State Water Board’s Laurel Firestone on Water’s New Normal—Chronic Scarcity

Issue: 
Laurel Firestone

After the State Water Resources Control Board in August issued water curtailments to address the acute water shortages in Northern and Central California, Governor Newsom last month declared a statewide drought emergency urging Californians to conserve. VX News interviewed State Water Resources Control Board Member, Laurel Firestone, who provides insight on water managers across the state are working to adapt to the new normal of chronic water scarcity. Firestone, appointed to the board by Governor Newsom in February 2019, elaborates on state efforts to ensure, and the federal government’s role in funding, equitable access to safe and affordable drinking water.

Laurel, you were appointed by Governor Newsom to the State Water Resources Control Board in February of 2019. What have been and what will be your priorities as a board member of that important public agency?

Laurel Firestone: Governor Newsom ran on and in office has been really focused on a California for All, which has been a guiding force for me. Water is a driver of our personal health, our environment, and our economy, so making sure that our water systems enable that for all Californians is, at the core, what my priority is. I came into this work with an even more concrete goal of ensuring that we can live up to the human right to water that we have enacted as a policy of this state. The State has declared that all Californians have the right to access safe, clean, and affordable drinking water for their basic needs, and that it shouldn't just be a privilege for some.

I came in right as the legislature and the governor passed this landmark legislation creating $1.3 billion of funding over 10 years with the goal of achieving safe drinking water for all. As I started at the state board, we created the SAFER Program—the first of its kind in the country—to leverage not only these new resources, but all the other bonds, state and federal funding, technical assistance resources, and our regulatory and implementation tools to proactively identify who doesn't have safe drinking water now and who is one bad day away from losing access to safe drinking water. We want to make sure that we're investing in these communities—not just putting on a band-aid—but bringing transformative resiliency to these spaces.  So for me, my highest personal priority remains trying to ensure that every Californian can access safe and affordable drinking water.

The Water Board has a huge portfolio and mandate that goes far beyond drinking water. Making sure that we as a board are understanding where we've fallen short of serving those most vulnerable communities and the communities that have been ignored or sacrificed is key. Along with that, we want to make sure that we're flipping that pattern to prioritize our work and making sure that water protection, restoration, and supply is serving all Californians.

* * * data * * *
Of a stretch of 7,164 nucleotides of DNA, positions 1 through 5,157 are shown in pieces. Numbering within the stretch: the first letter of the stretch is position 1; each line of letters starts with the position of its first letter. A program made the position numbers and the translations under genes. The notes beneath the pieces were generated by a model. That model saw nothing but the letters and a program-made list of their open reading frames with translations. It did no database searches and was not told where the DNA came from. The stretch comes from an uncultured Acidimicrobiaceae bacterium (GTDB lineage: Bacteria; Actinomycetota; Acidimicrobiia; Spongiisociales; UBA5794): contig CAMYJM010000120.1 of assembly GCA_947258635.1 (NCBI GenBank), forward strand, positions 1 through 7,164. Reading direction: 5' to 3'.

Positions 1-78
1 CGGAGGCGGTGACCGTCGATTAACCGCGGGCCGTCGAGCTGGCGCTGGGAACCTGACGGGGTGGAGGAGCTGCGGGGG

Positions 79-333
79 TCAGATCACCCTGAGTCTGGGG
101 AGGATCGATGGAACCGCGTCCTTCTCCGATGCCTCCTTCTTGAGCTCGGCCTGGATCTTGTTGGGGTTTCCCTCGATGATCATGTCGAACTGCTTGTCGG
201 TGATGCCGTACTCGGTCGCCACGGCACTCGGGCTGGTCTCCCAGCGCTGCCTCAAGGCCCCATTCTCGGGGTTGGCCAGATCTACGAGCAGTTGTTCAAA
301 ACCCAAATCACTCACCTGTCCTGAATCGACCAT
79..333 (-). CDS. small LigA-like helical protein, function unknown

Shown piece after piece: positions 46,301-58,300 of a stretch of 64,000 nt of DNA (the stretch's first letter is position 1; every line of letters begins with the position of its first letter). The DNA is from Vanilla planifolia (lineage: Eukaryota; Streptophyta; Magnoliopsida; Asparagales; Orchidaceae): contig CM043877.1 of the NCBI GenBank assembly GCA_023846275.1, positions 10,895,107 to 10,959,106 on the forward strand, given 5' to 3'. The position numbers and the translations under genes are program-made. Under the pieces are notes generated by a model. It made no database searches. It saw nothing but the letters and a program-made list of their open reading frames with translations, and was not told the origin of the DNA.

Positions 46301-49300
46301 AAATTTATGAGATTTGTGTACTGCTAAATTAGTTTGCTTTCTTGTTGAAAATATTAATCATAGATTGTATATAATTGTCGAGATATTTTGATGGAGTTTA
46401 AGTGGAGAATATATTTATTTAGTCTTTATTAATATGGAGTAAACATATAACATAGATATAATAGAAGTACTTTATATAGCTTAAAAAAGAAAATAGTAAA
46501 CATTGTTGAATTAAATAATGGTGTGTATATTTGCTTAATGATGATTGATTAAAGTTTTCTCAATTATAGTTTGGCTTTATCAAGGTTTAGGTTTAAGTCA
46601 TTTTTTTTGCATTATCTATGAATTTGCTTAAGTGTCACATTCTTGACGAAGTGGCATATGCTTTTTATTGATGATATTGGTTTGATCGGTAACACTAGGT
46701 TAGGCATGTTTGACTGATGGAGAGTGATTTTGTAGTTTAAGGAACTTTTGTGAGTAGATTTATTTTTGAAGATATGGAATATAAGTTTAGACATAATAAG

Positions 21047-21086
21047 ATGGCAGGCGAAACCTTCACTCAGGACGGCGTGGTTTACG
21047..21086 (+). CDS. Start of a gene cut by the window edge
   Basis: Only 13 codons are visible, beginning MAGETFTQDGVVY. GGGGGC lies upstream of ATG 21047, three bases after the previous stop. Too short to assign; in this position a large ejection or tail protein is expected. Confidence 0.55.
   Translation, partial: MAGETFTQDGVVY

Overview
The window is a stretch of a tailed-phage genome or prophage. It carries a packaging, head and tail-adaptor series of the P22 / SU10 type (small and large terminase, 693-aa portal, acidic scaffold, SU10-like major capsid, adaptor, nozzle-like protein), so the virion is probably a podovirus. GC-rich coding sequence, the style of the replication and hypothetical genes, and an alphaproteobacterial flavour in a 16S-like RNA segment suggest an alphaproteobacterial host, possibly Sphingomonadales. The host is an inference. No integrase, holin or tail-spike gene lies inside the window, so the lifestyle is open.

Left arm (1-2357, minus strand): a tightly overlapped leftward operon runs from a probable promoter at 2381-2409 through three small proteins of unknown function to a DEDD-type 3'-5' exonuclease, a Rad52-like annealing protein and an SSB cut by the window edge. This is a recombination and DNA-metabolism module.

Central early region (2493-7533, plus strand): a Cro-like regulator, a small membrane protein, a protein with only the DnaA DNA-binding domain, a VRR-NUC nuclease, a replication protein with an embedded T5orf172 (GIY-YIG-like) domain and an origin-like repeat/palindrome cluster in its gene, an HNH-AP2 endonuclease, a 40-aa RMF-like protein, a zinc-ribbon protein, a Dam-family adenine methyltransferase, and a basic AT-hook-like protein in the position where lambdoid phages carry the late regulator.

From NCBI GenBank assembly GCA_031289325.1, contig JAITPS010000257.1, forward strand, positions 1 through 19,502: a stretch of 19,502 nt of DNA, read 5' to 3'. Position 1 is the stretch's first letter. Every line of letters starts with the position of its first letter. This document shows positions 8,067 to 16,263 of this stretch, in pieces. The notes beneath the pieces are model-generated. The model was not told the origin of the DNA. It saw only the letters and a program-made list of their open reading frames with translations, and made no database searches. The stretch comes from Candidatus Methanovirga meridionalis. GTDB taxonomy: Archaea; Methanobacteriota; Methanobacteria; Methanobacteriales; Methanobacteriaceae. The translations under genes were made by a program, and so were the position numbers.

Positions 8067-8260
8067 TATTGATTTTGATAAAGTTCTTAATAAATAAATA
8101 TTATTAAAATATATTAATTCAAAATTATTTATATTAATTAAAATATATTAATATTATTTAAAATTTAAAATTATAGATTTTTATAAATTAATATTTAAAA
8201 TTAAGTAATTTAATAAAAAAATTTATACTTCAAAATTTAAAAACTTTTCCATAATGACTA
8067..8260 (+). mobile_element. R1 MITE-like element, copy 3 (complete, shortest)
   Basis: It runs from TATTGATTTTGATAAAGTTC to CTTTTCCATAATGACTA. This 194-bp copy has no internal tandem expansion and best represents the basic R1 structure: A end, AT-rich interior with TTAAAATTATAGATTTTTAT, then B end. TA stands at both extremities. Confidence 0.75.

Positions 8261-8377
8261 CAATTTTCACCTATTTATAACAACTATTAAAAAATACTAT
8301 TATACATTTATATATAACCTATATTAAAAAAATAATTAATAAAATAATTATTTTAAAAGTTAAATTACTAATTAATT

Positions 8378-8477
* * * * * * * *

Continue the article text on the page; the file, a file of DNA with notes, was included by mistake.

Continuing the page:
Lastly, we've seen now that climate change is very much here and exacerbates all those disparities, which gives us an urgency to focus our investments and regulatory programs to make sure that we're making a transition to a more sustainable, resilient, and equitable California.

Before diving deeper into your specific work on the water board, what was the career work you were doing before your appointment by the Governor?

My career prior to the board was working with communities, primarily in the San Joaquin Valley, around accessing safe, clean, and affordable drinking water. I was an attorney for boards trying to access funding and developing projects, and I supported advocacy with community groups working to get safe drinking water in their community. I moved up to Sacramento in 2012 when we passed the Human Right to Water Act and have been involved in looking at the root causes for why we don't have safe drinking water for a million Californians. Given that that is one of the top priorities for this governor, I think that was a big driver for why he appointed me. I can bring that on-the-ground perspective and those relationships into this work at the state board.

With record low reservoir levels and extreme drought conditions felt throughout the American West, how is water scarcity impacting the Water Board's agenda and priorities?

This drought is a fundamental change in hydrology for our state and much of the West. I don't think it's just about a bad year or two. We're seeing some of the highest temperatures, the lowest rainfall, and historic lows in our reservoirs. The climate has already changed and will continue to change, so we need to be looking at this as the new normal.

The context that we've done our work in has changed, so we need to be changing with that and managing for scarcity—knowing that what was average before is no longer what we can expect. At the Water Board, just this summer, we have been limiting some folks to just basic health and human safety needs because rivers are drying up. When we do have abundance, let's adapt and be ready for it, but we need to be expecting scarcity to be the norm and making conservation a way of life. That work really started in the last drought, and we are looking at adopting standards around water conservation and efficiency to make that a way of life for all Californians.

As well, we need to be leaning into capturing, reusing, or recycling water that we currently waste. We're working on direct potable reuse regulations and supporting stormwater capture projects to replenish water supplies.

And we're doing a ton right now in water rights, including adopting emergency regulations, issuing curtailments, and implementing and enforcing our water rights in ways that we haven't had to before.

Before I came to the board, I worked with communities like East Porterville that ran out of water entirely in the last drought. We're seeing communities again without water. We’re better prepared now because we have funding and systems in place to respond, but we're trying to make sure that before these emergencies occur, we're able to make those investments in resiliency, so that we don't have communities reliant on a single well that runs out of water entirely.

Lastly, one of the things that I've seen is harmful algal blooms and other changes to our water bodies that are becoming the new normal because of rising temperatures and lack of flow. These are things that are fundamentally changing the quality of life in California and that we're having to grapple with at the State Board. It means we have to start doing things in a new way. We need to look at how to adapt our own programs to meet these new challenges.

It's one thing to address water quality and equity challenges in the Central Valley when there's an abundance of water, but it's another to address those challenges when California is in a serious new-normal drought. Elaborate on the current challenges before you and the “tough” choices you and your board colleagues are having to make?